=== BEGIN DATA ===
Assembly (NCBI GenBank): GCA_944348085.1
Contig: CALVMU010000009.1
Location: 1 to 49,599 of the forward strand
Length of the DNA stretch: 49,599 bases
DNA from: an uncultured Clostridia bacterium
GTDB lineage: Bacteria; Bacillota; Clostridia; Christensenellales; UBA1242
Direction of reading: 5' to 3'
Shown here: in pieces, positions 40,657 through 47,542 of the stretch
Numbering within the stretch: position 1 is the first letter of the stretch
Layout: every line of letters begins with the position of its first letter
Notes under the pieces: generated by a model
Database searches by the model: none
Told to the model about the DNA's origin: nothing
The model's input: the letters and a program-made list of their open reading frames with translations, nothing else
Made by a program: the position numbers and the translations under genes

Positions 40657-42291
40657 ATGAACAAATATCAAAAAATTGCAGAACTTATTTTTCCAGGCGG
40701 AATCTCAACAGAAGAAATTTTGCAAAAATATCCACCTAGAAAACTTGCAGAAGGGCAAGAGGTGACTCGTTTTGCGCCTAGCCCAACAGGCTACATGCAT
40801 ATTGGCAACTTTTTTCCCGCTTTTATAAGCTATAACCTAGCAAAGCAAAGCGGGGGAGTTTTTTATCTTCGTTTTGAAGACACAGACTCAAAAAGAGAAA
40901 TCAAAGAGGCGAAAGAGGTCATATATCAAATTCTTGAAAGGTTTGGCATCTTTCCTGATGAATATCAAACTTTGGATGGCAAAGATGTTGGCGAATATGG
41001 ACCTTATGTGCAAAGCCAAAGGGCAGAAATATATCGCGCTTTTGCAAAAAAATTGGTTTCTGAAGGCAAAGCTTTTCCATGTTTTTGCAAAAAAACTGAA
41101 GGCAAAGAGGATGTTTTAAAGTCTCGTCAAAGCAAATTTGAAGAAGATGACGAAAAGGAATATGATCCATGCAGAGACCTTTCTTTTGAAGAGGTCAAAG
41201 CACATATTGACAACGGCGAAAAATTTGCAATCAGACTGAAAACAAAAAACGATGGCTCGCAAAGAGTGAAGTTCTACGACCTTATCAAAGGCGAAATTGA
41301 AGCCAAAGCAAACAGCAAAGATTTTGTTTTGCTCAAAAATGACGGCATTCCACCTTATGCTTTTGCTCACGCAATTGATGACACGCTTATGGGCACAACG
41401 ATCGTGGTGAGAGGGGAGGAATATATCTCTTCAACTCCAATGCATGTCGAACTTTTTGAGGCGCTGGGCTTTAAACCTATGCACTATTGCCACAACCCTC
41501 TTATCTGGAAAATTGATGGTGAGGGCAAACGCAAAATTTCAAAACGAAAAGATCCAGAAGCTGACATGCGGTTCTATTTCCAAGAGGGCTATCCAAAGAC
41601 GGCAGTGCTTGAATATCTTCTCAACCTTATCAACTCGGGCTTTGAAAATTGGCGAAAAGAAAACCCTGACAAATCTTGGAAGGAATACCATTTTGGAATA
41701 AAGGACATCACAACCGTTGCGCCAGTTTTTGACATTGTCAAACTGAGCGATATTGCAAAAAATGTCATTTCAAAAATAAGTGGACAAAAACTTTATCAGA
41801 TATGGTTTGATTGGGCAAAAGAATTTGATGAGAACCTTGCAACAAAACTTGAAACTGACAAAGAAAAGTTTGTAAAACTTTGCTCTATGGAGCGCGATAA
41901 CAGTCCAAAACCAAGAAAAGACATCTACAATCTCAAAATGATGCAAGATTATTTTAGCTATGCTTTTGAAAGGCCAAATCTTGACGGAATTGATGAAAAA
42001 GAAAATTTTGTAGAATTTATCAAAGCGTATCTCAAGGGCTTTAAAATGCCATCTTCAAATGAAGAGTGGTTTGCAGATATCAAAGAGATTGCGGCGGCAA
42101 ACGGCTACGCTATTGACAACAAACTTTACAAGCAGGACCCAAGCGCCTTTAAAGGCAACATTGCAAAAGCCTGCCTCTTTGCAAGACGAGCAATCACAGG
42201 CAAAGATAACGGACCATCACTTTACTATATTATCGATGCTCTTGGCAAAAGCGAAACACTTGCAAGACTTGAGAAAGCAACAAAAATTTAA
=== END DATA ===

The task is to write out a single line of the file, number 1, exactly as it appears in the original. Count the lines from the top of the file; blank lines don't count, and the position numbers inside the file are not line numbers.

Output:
Assembly (NCBI GenBank): GCA_944348085.1